Claiming there is no shortage of oil, the Bush administration has repeatedly blamed speculators in the futures markets for the spiraling prices.
chief warns against war
Former national security adviser Zbigniew Brzezinski warned Thursday against starting a war with Iraq, saying it would lead to a protracted conflict with victory possible only at great cost.
In a speech sponsored by World Monitor magazine, Brzezinski said, "If we pursue a policy of liberation of Kuwait and of destroying Iraq it would cost much blood.
"It may not be enough to kill 50,000 Iraqis. We may have to kill several hundred thousand. We killed 1.1-million Germans in World War II. We may have to go in by land because air power alone won't do it. If their morale doesn't crack, fighting could last three to four weeks, maybe four to five months. Are we prepared to do this?"
Kuwaiti tells of beatings by Hussein's troops
A man claiming to be a Kuwaiti resistance member who survived three weeks in an Iraqi prison said Thursday that prisoners are being tortured and killed to break their opposition to Saddam Hussein.
At a news conference in Saudi Arabia organized by Kuwait's government-in-exile, the man said he escaped and spent three days hiding in Kuwait before making his way across the desert and across the border to Saudi Arabia.
The young man, who spoke on the basis of anonymity, said he was arrested Sept. 20 and held 23 days. He said he was raped by Iraqi soldiers and hung upside down for hours from a ceiling fan while his interrogators demanded, "Do you belong to the resistance? Are you loyal to (Kuwaiti leader) Sheik Jaber? Do you oppose Saddam?"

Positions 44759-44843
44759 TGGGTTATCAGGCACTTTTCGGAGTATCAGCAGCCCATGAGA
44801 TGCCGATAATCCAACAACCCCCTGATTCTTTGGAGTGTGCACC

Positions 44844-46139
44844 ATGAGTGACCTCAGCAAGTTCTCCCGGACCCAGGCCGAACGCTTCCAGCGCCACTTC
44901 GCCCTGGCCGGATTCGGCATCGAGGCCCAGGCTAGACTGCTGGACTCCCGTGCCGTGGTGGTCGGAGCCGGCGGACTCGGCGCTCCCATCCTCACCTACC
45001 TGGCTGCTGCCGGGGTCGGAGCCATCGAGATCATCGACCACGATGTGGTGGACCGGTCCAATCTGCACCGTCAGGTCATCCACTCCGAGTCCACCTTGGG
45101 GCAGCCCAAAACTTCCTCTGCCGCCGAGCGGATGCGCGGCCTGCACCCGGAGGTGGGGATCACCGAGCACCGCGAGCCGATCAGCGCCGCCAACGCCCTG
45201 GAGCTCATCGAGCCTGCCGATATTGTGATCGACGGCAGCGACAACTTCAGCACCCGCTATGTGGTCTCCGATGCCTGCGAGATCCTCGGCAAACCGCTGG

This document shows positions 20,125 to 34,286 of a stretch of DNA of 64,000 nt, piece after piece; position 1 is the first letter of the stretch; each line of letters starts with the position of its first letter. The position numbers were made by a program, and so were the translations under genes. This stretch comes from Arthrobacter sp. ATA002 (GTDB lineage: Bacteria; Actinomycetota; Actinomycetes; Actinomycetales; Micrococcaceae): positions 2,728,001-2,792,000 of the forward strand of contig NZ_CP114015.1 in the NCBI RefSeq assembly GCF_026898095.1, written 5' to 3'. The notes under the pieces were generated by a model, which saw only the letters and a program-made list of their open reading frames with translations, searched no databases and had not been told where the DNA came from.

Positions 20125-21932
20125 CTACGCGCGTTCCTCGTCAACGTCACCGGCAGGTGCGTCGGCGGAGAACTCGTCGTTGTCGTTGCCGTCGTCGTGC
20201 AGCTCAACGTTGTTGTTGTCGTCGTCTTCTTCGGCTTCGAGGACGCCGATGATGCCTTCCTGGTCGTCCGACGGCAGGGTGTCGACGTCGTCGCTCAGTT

He said he was held in the basement of a house in the Iraqi port of Basra with more than 80 others. He said other methods of torture in the prison included pulling out the fingernails of prisoners, chopping off pieces of their fingers and hands, yanking out the hairs of their mustaches and beards with pliers, and burning them with hot irons.
The man said his captors promised him the "best" life if he would join Hussein's Baath party.
Briefly . . .
In exercises off Oman, thousands of U.S. Marines aboard amphibious assault vessels simulated a landing on the beaches of Iraqi-occupied Kuwait.
Syria plans to send more troops to Saudi Arabia this weekend, apparently ending several days of worried speculation among Saudis, Americans and others that Damascus, angered by U.S. arms shipments to Israel, might pull out of the American-led military coalition against Iraq.
_ Information from the Associated Press, Los Angeles Times, Washington Post, New York Times, Reuters and Cox News Service was used in this report.